A 'New Home' for an Incentive Program

The city has approved a program to lure new home buyers with cash incentives.

The City Council recently approved a measure that offers down payment assistance up to $5,000 to individuals or families who buy a home and live in the city. New London has just under 38 percent owner-occupied houses.

The "New Home New London" program, which was approved by the council earlier this month, will be funded this year with $100,000 from the Housing Community Development fund and will pay home buyers up to $5,000 toward the purchase of an owner occupied, one- to four-family house.

The assistance will be in the form of a deferred loan, which will be forgiven as long as the property is not sold or transferred within five years.

Pero and Deputy Mayor Adam Specace proposed such a program nearly three years ago.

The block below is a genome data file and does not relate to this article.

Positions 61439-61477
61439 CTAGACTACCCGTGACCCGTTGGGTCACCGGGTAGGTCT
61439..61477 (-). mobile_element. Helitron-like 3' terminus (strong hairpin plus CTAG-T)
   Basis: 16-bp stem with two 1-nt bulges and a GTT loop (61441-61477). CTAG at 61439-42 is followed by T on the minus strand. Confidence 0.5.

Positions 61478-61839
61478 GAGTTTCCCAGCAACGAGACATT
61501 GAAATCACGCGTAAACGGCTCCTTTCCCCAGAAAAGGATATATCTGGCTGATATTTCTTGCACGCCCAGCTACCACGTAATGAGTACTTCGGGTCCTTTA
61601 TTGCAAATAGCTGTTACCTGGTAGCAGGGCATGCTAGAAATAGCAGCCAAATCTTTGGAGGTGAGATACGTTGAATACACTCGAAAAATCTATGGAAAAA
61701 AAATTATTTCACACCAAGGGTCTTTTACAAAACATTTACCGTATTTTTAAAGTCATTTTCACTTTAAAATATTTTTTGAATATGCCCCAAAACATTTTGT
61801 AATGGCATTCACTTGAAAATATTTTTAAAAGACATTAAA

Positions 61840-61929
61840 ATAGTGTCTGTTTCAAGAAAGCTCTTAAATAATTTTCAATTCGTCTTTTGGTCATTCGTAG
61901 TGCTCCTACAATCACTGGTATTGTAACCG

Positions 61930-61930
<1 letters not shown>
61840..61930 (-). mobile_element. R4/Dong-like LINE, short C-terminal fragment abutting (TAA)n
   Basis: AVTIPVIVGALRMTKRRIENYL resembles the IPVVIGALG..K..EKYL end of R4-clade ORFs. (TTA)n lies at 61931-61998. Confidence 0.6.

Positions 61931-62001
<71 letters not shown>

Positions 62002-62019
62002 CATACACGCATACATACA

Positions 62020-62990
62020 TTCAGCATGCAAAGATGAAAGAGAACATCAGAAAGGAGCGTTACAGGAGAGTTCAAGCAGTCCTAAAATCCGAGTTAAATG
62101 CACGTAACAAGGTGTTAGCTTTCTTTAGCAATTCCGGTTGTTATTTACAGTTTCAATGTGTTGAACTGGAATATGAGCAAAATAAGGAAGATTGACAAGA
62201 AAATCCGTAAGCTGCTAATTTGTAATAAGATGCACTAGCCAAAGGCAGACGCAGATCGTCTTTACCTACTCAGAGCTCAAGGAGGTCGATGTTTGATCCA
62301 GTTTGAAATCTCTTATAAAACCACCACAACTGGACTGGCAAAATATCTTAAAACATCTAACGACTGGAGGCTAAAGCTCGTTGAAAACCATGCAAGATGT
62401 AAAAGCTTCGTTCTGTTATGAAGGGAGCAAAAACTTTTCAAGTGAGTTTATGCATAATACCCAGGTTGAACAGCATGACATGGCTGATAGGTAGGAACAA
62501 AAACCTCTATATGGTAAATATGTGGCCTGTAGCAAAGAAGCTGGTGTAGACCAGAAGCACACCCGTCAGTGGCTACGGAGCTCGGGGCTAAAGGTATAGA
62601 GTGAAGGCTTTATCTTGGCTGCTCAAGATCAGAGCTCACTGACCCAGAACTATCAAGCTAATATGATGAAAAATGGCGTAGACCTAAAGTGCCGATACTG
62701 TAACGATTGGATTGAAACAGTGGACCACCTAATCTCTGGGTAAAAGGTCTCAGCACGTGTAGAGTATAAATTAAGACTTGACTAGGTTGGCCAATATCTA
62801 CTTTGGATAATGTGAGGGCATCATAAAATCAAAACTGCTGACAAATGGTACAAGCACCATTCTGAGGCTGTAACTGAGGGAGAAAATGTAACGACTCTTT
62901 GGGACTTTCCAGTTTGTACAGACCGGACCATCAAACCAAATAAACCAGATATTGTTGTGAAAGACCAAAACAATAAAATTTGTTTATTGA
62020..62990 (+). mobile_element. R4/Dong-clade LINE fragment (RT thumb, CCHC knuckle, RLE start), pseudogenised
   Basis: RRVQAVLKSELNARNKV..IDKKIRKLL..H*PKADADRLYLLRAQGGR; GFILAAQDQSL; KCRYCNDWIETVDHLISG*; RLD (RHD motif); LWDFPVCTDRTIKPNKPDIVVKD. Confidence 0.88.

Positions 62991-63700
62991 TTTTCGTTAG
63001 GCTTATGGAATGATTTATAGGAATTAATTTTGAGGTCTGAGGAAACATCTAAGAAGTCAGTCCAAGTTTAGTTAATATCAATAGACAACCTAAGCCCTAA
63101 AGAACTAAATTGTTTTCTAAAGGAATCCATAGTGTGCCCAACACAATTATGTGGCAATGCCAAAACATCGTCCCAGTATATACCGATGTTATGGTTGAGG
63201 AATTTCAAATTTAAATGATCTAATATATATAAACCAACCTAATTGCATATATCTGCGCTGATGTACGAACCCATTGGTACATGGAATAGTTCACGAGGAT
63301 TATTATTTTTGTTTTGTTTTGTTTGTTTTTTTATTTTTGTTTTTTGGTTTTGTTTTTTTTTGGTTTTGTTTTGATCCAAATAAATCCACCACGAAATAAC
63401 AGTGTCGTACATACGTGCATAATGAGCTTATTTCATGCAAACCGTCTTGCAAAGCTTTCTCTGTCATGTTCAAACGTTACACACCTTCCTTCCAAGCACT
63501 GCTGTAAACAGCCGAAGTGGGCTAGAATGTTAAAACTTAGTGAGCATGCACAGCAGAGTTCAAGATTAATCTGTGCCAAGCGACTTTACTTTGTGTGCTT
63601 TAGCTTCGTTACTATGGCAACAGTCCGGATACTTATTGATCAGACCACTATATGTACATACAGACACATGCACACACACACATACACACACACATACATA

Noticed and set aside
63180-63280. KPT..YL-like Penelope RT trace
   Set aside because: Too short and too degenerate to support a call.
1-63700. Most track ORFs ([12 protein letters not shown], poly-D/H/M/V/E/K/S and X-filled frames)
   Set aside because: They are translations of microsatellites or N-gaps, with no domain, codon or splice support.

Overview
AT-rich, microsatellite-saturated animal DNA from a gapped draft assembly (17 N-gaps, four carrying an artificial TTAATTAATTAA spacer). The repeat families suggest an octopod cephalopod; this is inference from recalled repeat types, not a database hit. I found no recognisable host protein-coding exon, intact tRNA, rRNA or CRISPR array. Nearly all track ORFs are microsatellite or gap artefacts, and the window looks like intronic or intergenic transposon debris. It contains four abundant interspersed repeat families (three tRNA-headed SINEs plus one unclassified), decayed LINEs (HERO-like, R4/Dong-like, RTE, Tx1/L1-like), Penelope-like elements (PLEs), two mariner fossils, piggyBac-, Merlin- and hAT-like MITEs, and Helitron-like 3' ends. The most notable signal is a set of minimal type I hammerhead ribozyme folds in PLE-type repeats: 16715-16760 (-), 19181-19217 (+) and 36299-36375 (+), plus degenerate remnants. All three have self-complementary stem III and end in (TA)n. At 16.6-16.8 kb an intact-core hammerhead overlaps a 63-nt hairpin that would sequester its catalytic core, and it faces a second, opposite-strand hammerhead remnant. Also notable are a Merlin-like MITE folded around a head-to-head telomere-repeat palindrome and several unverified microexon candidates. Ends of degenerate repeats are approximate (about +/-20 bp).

"It's in our Plan of Development, to strive to increase owner-occupied homes with the goal of improving property values,'' Pero said.

He said he met earlier this year with the city manager and other members of the staff to see if the city could offer a monetary incentive for people to live in the properties they buy.

"We had these recurring dollars. It sounded like it went together perfectly,'' he said.

The funds in the Housing Community Development Fund are used to develop activities including community festivals and housing conservation programs. The account earns about $20,000 a year in income.

It is not the only financial incentive program to entice people to live in urban areas. The state has an Urban Rehab program in which municipal workers who buy in the city can get up to $20,000 in low interest loans.

The maximum household incomes served by the program will be 120 percent of the area median income, or incomes up to $68,100 for a single person and up to $128,420 for a family of eight. No more than 40 percent of the funds will be used for single-family properties.

The city also will be looking for local lenders as partners to help buyers with the loan process.

k.edgecomb@theday.com

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